In the numerical model developed through this research, a systematic downstream decrease in sediment flux causes a deltaic lobe to form near the channel outlet (Figure 3). The model approximates deltaic lobe progradation via a channel-constriction mechanism, that provides realistic constraint on the timing and rate of lobe development.

Insights

Figure 4: From time 1 to 3, lobe progradation drives upstream aggradation. In turn, upstream aggradation induces avulsions farther upstream than without lobe progradation.

The development of deltaic lobes is found to drive upstream channel bed aggradation in response to reducing fluvial slope. In turn, upstream bed aggradation causes avulsions less frequently and farther upstream than is realized in conditions that do not produce lobes. Increasing low-to-flood-flow disparity increases erosion at the mouth and drives lobe progradation, which in turn shifts the avulsion location upstream. Thus, the location of an avulsion is sensitive to the superelevation threshold, because larger lobes develop when the superelevation threshold is increased.

Publications generated by this research

  1. Moodie, A. J., Nittrouer, J. A., Ma, H., Carlson, B. N., Chadwick, A. J., Lamb, M. P., & Parker, G. (2019). Modeling deltaic lobe-building and channel avulsions for the Yellow River delta, China. Journal of Geophysical Research: Earth Surface. doi: 10.1029/2019JF005220
  2. Chadwick, A. J., Lamb, M. P., Moodie, A. J., Parker, G., & Nittrouer, J. A. (2019). Origin of a Preferential Avulsion Node on Lowland River Deltas. Geophysical Research Letters, 46(8), 4267–4277. doi: 10.1029/2019GL082491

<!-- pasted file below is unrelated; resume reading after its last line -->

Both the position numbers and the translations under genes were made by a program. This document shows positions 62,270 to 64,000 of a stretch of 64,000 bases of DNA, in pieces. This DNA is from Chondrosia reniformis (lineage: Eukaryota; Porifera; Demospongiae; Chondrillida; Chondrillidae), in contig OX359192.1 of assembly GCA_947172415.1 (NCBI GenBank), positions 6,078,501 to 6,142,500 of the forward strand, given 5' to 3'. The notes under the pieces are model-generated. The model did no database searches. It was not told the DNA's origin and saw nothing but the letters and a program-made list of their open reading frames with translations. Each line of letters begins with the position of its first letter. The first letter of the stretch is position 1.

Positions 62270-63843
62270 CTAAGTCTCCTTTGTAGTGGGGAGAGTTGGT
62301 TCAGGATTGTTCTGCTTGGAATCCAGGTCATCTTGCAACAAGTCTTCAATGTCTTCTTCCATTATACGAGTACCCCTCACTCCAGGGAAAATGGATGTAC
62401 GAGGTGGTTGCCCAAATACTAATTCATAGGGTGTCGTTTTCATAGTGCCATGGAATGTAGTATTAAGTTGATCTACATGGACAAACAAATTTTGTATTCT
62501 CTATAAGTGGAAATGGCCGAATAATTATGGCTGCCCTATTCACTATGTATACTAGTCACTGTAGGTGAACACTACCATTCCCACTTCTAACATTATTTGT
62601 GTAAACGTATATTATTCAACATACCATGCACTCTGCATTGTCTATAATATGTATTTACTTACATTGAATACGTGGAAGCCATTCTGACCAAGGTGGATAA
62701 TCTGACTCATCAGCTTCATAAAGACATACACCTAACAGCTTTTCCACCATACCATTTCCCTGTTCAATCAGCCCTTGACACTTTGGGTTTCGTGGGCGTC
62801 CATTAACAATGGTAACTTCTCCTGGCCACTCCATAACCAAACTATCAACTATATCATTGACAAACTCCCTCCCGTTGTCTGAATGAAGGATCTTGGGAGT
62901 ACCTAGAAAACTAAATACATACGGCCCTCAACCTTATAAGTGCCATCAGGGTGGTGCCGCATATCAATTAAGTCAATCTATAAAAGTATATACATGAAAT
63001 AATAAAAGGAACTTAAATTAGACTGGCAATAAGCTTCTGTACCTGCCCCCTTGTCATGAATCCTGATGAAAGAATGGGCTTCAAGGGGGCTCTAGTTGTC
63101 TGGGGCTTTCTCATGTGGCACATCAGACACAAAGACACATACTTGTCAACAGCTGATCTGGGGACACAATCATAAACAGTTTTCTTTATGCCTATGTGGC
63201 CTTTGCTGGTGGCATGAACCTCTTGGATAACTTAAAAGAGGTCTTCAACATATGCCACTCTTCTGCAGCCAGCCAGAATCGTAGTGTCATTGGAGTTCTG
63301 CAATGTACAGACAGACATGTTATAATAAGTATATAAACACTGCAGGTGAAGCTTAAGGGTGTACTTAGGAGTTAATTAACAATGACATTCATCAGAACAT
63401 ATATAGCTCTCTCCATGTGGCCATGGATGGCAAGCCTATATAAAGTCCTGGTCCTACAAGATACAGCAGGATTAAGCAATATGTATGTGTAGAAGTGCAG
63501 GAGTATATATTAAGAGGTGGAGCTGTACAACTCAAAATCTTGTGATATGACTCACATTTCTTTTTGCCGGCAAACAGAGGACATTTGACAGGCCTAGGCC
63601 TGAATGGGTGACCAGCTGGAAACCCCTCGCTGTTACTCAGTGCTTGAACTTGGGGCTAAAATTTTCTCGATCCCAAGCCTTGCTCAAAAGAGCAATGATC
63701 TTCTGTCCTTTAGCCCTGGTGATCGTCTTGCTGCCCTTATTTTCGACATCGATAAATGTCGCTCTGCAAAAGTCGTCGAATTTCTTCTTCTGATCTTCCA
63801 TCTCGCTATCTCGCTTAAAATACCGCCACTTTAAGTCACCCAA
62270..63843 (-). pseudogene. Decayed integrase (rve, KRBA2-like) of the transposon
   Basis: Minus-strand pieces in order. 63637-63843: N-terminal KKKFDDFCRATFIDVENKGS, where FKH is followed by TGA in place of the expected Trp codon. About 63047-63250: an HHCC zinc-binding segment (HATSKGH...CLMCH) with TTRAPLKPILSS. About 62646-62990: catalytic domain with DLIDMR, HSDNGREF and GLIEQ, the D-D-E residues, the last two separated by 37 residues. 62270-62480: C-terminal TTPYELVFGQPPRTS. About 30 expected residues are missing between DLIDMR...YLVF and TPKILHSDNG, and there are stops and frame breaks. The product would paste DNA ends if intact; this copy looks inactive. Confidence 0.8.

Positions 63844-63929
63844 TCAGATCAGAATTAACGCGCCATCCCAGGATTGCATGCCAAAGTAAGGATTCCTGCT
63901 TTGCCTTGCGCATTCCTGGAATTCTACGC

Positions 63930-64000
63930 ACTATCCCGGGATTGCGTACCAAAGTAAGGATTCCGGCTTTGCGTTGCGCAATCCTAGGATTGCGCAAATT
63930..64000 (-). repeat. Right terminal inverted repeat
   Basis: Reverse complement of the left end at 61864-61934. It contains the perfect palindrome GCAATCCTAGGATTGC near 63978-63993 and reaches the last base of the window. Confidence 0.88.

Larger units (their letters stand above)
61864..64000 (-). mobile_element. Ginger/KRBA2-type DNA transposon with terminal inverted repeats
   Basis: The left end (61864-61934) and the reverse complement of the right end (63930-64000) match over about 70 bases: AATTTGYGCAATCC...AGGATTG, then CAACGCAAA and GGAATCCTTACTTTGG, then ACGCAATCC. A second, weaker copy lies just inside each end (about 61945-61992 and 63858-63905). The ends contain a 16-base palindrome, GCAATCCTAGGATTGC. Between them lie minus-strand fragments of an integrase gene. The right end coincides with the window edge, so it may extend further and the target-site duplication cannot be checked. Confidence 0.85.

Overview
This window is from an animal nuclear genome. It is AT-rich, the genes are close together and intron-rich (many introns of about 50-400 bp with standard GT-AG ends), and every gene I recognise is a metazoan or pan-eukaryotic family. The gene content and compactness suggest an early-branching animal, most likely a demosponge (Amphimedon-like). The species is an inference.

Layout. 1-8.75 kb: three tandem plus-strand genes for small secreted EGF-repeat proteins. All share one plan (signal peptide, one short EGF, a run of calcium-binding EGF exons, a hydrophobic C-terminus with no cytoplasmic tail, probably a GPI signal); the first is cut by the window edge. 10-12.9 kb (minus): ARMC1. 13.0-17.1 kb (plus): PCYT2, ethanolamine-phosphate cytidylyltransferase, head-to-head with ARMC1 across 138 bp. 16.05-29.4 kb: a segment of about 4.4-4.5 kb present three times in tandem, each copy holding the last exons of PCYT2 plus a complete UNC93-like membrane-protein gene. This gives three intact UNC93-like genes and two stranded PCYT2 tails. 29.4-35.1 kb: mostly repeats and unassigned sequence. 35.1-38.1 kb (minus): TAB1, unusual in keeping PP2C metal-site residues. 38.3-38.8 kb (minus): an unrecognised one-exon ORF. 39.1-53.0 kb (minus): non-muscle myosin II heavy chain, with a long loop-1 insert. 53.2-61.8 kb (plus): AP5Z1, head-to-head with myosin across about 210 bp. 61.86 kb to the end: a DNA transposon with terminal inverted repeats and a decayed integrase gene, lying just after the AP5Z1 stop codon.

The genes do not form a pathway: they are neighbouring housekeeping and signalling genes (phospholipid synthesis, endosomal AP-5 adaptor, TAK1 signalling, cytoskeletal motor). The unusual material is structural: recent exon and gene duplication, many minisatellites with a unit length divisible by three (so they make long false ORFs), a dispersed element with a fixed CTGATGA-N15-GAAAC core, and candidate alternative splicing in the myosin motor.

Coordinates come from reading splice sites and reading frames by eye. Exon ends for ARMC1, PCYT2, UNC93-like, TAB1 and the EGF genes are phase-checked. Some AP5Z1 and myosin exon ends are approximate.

You can learn more about the project, and other research funded under the same scope, at the project dedicated website here.

References

  1. Slingerland, R., & Smith, N. D. (2004). RIVER AVULSIONS AND THEIR DEPOSITS. Annual Review of Earth and Planetary Sciences, 32(1), 257–285. doi: 10.1146/annurev.earth.32.101802.120201

  2. Hajek, E. A., & Wolinsky, M. A. (2012). Simplified process modeling of river avulsion and alluvial architecture: Connecting models and field data. Sedimentary Geology, 257-260, 1–30. doi: 10.1016/j.sedgeo.2011.09.005

  3. Giosan, L., Syvitski, J., Constantinescu, S., & Day, J. (2014). Climate change: Protect the world’s deltas. Nature, 516(7529), 31–33. doi: 10.1038/516031a [link]

  4. Tessler, Z. D., Vörösmarty, C. J., Grossberg, M., Gladkova, I., Aizenman, H., Syvitski, J. P. M., & Foufoula-Georgiou, E. (2015). Profiling risk and sustainability in coastal deltas of the world. Science, 349(6248), 638–643. doi: 10.1126/science.aab3574

  5. van Gelder, A., Berg, J. H. van den, Cheng, G., & Xue, C. (1994). Overbank and channelfill deposits of the modern Yellow River delta. Sedimentary Geology, 90(3–4), 293–305. doi: 10.1016/0037-0738(94)90044-2

  6. Wang, Z.-Y., & Liang, Z.-Y. (2000). Dynamic characteristics of the Yellow River mouth. Earth Surface Processes and Landforms, 25(7), 765–782. doi: 10.1002/1096-9837(200007)25:7<765::AID-ESP98>3.0.CO;2-K

  7. Jerolmack, D. J., & Mohrig, D. (2007). Conditions for branching in depositional rivers. Geology, 35(5), 463. doi: 10.1130/G23308A.1